It looked like a real rock concert.
Geri X held a CD release party for her new Anthems of a Mended Heart (24 Hour Service Station) last night at the State Theatre and people showed up. A decent amount of them (depending on your point of view). She and three other acts Will Quinlan and the Diviners, The Beauvilles and Have Gun, Will Travel put on tight, committed sets that provided a an evening of strong entertainment. But the night's real issue was not how the bands would perform, but how the show would draw given a major local media blitz supporting it.
Two hundred and twenty five paid ($8). Another 50-75 in comps. Total: An attendance hovering close to 300. That's according to CL marketing director Joran Oppelt, a tireless booster of the local scene. He wasn't devastated, but he wasn't thrilled either. "It just seems impossible to get into the 300s and above," he said this morning. "With all the media, I had expected more of a turnout."
Still, he conceded, it "felt like a rock show."
The concert was well-organized and presented, with a cool stage set-up including projected images on a screen and clear sound kept at reasonable volume. Geri X and her band bassist Greg Roteik and drummer Matthew Bennett took the stage at 11:45, 15 minutes behind the set schedule. Around here, that counts as highly efficient.
With the house dim, she just started playing. I would've liked to see a bit more fanfare not a disembodied, Vegas-style, "Ladies and gentleman, Pleeeeeeaaase WELCOME," but perhaps someone to come out and introduce her, so that the crowd could cheer, instead of turning away from conversations and going, "Oh, she's starting."
Geri X's voice was in spirited form, full and clear and standing out amid the instrumental backdrop. Hell, you could even make out quite a few of her provocative lyrics. Perhaps because she made her bones as a solo coffeehouse performer, Geri X's stage persona was subdued and on the shy side last night. She mostly murmured "Thank you" between songs, although she was clearly gratified that a goodly number of fans stood before her.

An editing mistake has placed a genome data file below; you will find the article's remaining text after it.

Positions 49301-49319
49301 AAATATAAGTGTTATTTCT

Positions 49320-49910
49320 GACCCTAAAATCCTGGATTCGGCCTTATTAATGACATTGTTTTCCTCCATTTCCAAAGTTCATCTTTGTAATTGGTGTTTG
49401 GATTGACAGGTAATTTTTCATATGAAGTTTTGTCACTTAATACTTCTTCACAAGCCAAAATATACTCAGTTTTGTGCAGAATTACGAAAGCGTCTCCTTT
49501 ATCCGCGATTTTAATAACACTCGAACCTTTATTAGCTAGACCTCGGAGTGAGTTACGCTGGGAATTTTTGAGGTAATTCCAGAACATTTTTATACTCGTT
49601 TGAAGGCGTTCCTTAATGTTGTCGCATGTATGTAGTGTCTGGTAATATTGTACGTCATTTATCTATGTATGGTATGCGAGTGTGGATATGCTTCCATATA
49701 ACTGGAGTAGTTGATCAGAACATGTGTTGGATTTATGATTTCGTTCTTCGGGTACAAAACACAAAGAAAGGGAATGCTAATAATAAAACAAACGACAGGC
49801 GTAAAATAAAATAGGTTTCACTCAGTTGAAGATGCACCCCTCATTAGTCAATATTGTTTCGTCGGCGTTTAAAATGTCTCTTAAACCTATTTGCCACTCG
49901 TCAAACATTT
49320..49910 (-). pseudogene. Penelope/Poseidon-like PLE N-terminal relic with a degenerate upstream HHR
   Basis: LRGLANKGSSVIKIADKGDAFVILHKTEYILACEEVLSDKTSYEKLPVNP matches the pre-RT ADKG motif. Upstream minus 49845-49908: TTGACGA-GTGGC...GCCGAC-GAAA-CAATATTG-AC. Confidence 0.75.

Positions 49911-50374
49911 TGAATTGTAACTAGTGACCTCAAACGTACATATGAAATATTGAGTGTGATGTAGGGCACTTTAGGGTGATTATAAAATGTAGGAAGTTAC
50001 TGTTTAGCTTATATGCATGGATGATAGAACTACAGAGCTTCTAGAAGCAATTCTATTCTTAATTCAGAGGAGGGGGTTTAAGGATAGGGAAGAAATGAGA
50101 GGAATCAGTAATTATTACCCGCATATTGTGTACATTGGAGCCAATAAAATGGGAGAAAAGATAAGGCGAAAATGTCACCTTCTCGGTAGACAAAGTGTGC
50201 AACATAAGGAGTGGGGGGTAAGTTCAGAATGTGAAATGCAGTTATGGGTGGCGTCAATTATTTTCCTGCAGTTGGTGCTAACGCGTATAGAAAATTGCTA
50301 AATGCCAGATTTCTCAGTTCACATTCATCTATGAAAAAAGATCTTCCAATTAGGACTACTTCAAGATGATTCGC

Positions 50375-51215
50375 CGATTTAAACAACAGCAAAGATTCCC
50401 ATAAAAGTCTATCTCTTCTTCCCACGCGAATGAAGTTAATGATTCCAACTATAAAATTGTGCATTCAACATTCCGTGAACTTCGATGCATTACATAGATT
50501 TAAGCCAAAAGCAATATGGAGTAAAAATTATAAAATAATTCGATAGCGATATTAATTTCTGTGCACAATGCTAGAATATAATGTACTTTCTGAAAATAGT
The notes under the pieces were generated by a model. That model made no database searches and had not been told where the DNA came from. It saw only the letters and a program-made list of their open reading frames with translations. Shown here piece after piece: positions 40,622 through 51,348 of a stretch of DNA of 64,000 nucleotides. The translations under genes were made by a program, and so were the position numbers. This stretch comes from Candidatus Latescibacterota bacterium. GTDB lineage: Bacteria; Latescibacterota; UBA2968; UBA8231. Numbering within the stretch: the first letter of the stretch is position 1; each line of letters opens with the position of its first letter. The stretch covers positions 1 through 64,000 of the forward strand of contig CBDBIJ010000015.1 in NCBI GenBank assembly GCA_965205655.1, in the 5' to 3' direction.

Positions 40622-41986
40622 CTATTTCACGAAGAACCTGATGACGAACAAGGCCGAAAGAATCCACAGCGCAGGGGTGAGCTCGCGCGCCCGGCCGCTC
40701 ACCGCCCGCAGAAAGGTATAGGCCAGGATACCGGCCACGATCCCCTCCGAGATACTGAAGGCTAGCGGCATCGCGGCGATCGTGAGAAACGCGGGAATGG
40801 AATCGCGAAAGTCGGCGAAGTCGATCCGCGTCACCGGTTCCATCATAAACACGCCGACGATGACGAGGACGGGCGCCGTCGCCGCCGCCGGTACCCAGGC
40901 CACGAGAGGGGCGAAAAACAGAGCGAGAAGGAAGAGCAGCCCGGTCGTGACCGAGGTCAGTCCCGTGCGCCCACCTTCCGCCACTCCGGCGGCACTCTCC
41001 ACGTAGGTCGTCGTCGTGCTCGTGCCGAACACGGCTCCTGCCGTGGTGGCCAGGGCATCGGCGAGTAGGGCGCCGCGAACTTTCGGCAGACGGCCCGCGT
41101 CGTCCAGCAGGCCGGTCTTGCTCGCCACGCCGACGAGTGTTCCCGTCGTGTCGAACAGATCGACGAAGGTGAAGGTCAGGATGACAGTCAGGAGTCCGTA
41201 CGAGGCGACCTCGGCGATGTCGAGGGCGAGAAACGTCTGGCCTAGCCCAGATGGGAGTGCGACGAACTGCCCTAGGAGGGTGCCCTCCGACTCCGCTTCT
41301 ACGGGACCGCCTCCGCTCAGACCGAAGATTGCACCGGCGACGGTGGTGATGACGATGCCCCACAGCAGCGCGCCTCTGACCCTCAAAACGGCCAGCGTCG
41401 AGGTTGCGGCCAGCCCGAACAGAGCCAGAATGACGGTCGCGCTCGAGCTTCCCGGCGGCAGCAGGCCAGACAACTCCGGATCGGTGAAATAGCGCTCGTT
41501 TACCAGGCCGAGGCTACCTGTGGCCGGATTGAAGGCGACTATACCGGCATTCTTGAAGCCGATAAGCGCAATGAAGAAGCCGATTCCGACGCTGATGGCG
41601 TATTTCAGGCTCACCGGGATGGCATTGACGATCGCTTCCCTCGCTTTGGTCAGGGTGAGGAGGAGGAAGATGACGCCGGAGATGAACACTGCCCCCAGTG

Geri X would be well-served to enlarge her personality on stage. If she's going to play with a band to crowds in the 200-300 range on the tour she plans to mount in the spring, concertgoers are going to want to feel a little bit more presence from her. The young woman possesses loads of quiet charisma. She now has to turn that charisma up. Because she writes and performs confessional, acoustic music, no one expects back flips into the pit, but she could certainly be more animated.
That is not a problem for Sean Kyle Beauville, frontman of The Beauvilles. He's a writhing showman with a rock-star presence, his hair often shrouding his face. He and his band provided the most intense rock moments of the night, with hair-raising grooves and rambunctious (but tight) guitar solos. I'm not too familiar with Kyle's recorded work, but seeing him on stage it struck me that he could use a song editor. I heard segments and snippets of terrific songcraft, but too often they got lost in a sense of randomness.
In all, the Beauvilles set would've benefited from a tighter presentation of the songs, but it was a captivating performance nevertheless.
Will Quinlan and his band opened the evening around 9 with a half-hour of expertly penned Americana songs. Frankly, I've seen Quinlan when his performance bordered on maudlin he is not a composer of many happy tunes but last night the poker-faced performer brought the rock and something akin to effervescence.
Quinlan was followed by Have Gun, Will Travel. I don't feel good admitting this, but last night during their set, I was mostly outside listening to my pal Scott Harrell rant about the sorry state of America. I did make it back for HGWT's rousing closer that had a boisterous Celtic/Appalachian vibe. That song, and the set as whole, earned the band enthusiastic applause. My bad.
In the end, the Geri X CD release show was a successful evening of music by Bay area bands, well worth anyone's while. The crowd, in the final analysis, was a bigger-than-usual group of the usual suspects. Despite all the advance media coverage, very few of our non-scenester neighbors put this one on the don't-miss list. They were probably at Marley and Me or Outback Steakhouse.
Alas, this is the community in which we live. We must look at the show of support for Geri X last night as a victory, if a rather small one.
Photos by Jamie Ostrand